Copyright
James A Wickersham.

Enoch Willoughby : a novel online

. (page 1 of 19)
Online LibraryJames A WickershamEnoch Willoughby : a novel → online text (page 1 of 19)
Font size
QR-code for this ebook


^r flfK flk ^^ ^R ^PNWl^^ ^ ^^ ^R. . iJMfr W








Enoch Willoughby



Enoch Willoughby



A Novel



By

James A. Wickersham



New York

Charles Scribner s Sons
1900



COPYRIGHT, 1900, BY
CHARLES SCRIBNER S SONS



.URL



Co

MY FATHER
IN LOVING REMEMBRANCE



CONTENTS

CHAPTER PAGE

I. THE WILLOUGHBYS .... 1

II. THE O MARAS 12

III. PROSPERITY 19

IV. THE CLOSED BOOK . . . .25
V. THE VISION 37

VI. A FOLLOWER OF A FOLLOWER . . 49

VII. IN THE MEETING-HOUSE . . .58

VIII. "WILLIAM OLNEY" . . .66

IX. THE VISIT HOME 73

X. THE WOMAN PREACHER . . .78

XI. THE PRICE VISIT . 96



CONTENTS

CHAPTER PAGE

XII. FACING IT OUT . . 113

XIII. PEACE TO OLD LADY MARGARET S

ASHES ! 136

XIV. ENOCH TALKS WITH WILLIAM PRICE . 152
XV. LYDDIE DECEIVES HERSELF . . 170

XVI. THE NEW SECT 177

XVII. RELIGION HELPING LOYE . . .190
XVIII. WILLIAM PRICE S HAND . . 205

XIX. TIME AND AFFECTION AGAINST REA
SON 218

XX. THE BETROTHAL . . 231

XXI. DEVELOPMENTS 251

XXII. THE VISIT FROM LITTLE JAMES . . 263

XXIII. A QUESTION OF CONSCIENCE . . 273

XXIV. SOME SEPARATIONS . 286



CONTENTS

CHAPTER PAGE

XXV. THE "RESERVE" . . . .306

XXVI. A DAY ON BIG STRANGER . . 318

XXVII. THE INCIDENT OP THE CHILD . . 330

XXVIII. THE MIRACLE 338

XXIX. CONCLUSION . 353



ENOCH WILLOUGHBY



THE WELLOUGHBYS

You probably would not find one of the Wil-
loughbys who did not have something peculiar
about him. This peculiarity used to be spoken
of as "queer;" and the "Willoughby queer, "
in all branches of the family, was a term in
common use. And yet there was no well-
defined quality meant by it. Sometimes it
referred merely to outward peculiarities, a
manner of expression ; a tone of voice ; a style
of living or dress or action ; but however in
definite it might be, whether tangible or intangi
ble, palpable or impalpable, the quality was
sure to be found in every Willoughby ; and if
you knew how, you could search it out and
describe it.

It is not quite true that it was found in every
Willoughby either, for there was one branch of
the family that had, for some reason or other,
assumed the name when they had no right to it ;
and, being rather prolific, this branch finally

1



ENOCH WILLOUGHBY

came to have an influence in determining the
family character, but of course not its true
character. These were false Willoughbys, and
not at all to be reckoned in with the rest. If
any one should ever run across a Willoughby,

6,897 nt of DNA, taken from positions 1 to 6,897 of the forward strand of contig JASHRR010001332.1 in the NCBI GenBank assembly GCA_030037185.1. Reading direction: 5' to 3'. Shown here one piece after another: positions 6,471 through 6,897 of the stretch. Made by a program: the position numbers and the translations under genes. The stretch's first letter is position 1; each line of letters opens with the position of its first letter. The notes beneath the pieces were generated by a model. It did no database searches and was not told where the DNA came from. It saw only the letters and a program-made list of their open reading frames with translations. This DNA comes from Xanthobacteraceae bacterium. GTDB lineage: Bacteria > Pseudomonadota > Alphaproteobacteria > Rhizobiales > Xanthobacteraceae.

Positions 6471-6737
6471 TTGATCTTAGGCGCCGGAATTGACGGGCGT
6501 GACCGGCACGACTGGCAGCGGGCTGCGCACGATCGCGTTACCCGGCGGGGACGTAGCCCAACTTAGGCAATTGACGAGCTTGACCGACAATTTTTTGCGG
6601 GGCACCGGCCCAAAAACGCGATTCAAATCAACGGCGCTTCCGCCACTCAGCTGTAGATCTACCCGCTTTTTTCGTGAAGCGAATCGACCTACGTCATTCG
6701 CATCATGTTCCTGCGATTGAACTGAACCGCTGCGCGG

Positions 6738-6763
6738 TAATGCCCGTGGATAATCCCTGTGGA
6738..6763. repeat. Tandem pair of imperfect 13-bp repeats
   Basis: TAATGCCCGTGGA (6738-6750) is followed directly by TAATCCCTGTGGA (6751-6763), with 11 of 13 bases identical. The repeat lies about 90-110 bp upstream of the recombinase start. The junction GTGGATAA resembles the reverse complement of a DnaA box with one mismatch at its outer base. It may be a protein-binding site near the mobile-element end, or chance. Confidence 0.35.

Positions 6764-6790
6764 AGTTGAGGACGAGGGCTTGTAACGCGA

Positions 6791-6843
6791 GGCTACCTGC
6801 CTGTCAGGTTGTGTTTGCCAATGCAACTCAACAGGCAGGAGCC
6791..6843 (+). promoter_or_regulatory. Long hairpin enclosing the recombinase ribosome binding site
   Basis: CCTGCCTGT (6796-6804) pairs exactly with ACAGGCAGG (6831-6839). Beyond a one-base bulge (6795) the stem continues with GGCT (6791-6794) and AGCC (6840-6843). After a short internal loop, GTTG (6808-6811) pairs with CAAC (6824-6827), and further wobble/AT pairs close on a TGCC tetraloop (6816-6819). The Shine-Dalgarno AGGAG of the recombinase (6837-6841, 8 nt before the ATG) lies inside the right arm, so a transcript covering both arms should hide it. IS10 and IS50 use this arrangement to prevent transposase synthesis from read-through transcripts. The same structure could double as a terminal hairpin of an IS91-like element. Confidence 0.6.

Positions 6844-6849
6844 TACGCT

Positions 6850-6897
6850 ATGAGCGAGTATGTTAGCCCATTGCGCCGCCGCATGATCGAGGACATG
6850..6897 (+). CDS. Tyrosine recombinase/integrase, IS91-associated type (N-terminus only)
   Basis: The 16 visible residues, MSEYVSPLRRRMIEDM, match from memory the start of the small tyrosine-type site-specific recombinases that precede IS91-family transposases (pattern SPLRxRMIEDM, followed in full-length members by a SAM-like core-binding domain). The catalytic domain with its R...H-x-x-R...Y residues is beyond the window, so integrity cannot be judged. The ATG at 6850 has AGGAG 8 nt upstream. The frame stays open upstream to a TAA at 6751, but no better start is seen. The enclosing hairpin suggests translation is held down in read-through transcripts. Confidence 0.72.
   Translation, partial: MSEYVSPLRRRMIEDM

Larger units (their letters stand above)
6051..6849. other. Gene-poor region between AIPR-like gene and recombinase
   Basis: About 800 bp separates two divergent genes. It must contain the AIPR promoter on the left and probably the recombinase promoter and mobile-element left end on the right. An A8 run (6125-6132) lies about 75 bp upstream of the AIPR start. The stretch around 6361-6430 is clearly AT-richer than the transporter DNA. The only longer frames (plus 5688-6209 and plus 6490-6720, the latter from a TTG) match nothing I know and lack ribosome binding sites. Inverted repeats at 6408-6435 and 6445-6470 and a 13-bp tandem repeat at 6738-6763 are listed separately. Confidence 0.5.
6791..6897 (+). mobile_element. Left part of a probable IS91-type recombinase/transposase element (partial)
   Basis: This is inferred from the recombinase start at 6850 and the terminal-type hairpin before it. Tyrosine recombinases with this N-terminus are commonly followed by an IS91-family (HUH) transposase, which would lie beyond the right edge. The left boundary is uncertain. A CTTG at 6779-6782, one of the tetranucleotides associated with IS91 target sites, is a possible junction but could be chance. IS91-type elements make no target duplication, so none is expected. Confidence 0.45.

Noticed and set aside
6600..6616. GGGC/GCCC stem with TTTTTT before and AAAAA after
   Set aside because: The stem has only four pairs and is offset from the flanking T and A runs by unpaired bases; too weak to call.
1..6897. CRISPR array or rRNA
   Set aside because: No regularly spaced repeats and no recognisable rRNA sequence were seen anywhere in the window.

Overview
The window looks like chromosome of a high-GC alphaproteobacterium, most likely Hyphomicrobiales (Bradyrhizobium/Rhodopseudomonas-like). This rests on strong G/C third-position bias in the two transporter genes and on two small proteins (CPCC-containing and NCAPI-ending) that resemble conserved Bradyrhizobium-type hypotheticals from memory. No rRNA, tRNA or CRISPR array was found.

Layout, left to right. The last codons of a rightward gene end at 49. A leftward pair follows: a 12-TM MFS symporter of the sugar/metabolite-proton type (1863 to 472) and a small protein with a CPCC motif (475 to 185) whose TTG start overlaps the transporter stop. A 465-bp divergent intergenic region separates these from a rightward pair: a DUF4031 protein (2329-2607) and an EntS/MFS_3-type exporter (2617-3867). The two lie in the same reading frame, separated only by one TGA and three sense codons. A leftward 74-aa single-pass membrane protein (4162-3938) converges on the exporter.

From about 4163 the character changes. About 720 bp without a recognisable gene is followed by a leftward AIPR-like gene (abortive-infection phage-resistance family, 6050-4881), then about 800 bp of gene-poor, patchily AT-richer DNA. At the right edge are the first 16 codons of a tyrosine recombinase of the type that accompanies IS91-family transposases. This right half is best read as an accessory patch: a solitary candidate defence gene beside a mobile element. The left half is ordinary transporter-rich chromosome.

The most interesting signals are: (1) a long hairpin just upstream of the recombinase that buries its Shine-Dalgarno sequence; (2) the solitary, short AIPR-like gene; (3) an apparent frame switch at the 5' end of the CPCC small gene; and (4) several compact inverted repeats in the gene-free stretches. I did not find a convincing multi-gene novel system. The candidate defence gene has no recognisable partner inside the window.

then, who has not the characteristic of queer-
ness, he may set him down at once as one of
those spurious Willoughbys.

I wish it were possible to write down all the
instances of this queerness that could bo found.
They would certainly be interesting ; but such
a record would be altogether too far-reaching.
There was David Willoughby, the surveyor and
mathematician, who had that peculiar drawl in
his voice, and who always managed to conceal
under it a very dry wit ; but he was an unbe
liever and an atheist, and no one would be like
ly to care much about him.

Then there was Thomas Willoughby, the
artist, who lived apart from his wife in his old
age, and was a kind of atheistical spiritualist, if
such a combination is possible ; a man a little
cynical in expression, w T ith a fine feeling for
color, who painted very beautiful portraits in
oil; one in particular of an old Quaker lady,
probably his mother I am not sure ; at any rate
it was much admired. Thomas used to believe
in the presence of spirits, and generally kept
two revolvers in his bed, most likely to keep the
spirits away, for he had no money to lose and
2



THE WILLOUGHBYS

could not have been afraid of earthly robbers.
He was a very singular Willoughby; learned,
atheistical, solitary. One could write a whole
story about him alone, but we shall have nothing
more to say of him. He came of a very different
branch from the Enoch Willoughbys whom we
have to consider. The State school superin
tendent, James "Willoughby, was a cousin of his.

Thomas had a wealthy sister, who remained
all her life unmarried, and devoted her wealth
and services to spiritualism. I believe she
founded something like an asylum for impecun
ious and superannuated spiritualists. She had a
notion that they ought not to have any church,
and so would not found or endow one. She
thought if they had formed themselves into
churches immediately a creed would be formu
lated, the spirit would then begin to die out,
and pretty soon you would have nothing.

I do not believe you could find one of this
family who had not some opinion or other about
religion. There were a good many atheists,
and unbelievers of various kinds, but an equally
great number of religious enthusiasts, reformers,
and so on. A genuine man of the world, simple,